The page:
Federated Farmers Submission on the Sentencing (Livestock Rustling) Amendment Bill
We are submitting in support of the proposed amendment to the Sentencing Act 2002 (the Act) to deter people from engaging in livestock rustling, by identifying it as an aggravating factor at sentencing.
Federated Farmers see this Bill as an important first step. We would like to see further steps considered by the Committee, including making theft of livestock a specific criminal offence. This would enable powers of seizure provisions similar to those in section 207 of the Fisheries Act 1996 and section 13 of the Wild Animal Control Act 1977 to be applied. Given the highly organised nature of livestock theft, seizing vehicles and other property used in rustling would provide both a firm deterrent for offending and help to inhibit reoffending by removal of the necessary equipment to undertake the crime.
The New Zealand farmed livestock industry is worth over $20 billion dollars annually. Livestock rustling (the theft of livestock) has become increasingly prevalent in rural areas, and is estimated to cost the farming community over $120 million each year. Livestock theft also creates serious risks for the health and safety of farmers and rural communities, as firearms and other weapons are often involved. A 2016 Federated Farmers membership survey indicated that approximately one in four members had suffered stock theft in the past five years. Farmers often feel that stock theft is difficult to address and that police and the courts have little power to discourage criminals who operate in the rural space.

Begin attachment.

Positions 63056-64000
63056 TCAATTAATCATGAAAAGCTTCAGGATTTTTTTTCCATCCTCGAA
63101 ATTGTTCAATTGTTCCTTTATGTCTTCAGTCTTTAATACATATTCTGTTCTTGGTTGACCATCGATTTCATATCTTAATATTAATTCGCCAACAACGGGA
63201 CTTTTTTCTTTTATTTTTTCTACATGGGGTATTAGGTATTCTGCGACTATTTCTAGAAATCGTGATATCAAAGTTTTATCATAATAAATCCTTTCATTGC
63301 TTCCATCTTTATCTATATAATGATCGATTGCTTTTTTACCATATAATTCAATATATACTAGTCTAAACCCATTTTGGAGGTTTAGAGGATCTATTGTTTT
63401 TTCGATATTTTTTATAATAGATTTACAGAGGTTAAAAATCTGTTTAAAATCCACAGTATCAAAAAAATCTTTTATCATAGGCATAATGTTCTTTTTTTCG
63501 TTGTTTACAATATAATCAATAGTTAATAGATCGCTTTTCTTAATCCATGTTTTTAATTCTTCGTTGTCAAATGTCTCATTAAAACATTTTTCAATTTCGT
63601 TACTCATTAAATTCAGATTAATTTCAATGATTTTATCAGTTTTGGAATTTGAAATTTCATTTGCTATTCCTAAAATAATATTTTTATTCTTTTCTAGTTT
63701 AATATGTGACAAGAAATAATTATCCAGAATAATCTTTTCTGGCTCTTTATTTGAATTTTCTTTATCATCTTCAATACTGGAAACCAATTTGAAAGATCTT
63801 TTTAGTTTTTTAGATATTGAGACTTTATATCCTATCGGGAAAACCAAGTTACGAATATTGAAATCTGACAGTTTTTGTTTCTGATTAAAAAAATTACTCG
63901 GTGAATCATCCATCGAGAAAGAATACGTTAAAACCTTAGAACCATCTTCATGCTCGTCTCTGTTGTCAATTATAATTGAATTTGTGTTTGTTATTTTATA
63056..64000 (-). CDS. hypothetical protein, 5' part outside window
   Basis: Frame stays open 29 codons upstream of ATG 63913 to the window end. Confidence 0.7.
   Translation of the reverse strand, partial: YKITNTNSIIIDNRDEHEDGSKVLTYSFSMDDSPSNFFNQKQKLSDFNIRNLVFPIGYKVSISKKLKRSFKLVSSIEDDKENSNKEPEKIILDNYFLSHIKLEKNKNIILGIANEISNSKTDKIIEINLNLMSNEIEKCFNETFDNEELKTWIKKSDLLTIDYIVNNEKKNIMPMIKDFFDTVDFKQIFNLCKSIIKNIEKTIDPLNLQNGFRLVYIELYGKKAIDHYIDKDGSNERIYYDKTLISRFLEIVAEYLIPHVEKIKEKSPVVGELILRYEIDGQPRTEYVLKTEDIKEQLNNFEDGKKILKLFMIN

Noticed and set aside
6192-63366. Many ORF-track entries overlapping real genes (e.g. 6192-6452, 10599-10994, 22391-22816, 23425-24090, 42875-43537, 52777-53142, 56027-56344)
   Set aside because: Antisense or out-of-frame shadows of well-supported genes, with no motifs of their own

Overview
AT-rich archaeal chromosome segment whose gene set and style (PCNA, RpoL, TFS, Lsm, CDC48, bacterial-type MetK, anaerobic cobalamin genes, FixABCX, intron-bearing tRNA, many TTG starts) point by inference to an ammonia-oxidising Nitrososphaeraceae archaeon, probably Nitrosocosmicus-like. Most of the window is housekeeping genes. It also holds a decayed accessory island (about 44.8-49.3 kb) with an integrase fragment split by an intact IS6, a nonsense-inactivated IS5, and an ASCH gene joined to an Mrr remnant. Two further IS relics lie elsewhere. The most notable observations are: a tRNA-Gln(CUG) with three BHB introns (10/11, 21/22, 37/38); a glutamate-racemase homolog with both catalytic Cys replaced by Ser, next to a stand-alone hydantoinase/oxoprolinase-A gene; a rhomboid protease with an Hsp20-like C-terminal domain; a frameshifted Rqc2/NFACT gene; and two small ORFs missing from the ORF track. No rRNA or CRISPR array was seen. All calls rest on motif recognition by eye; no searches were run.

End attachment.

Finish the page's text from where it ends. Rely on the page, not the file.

Federated Farmers believes that the ability to take prosecutions that use livestock rustling as an aggravating factor at sentencing will both discourage thieves from targeting livestock and encourage farmers and authorities to seek prosecutions. Any additional deterrent in this space is considered overdue and would be welcomed by our members.
For more information, please see the full submission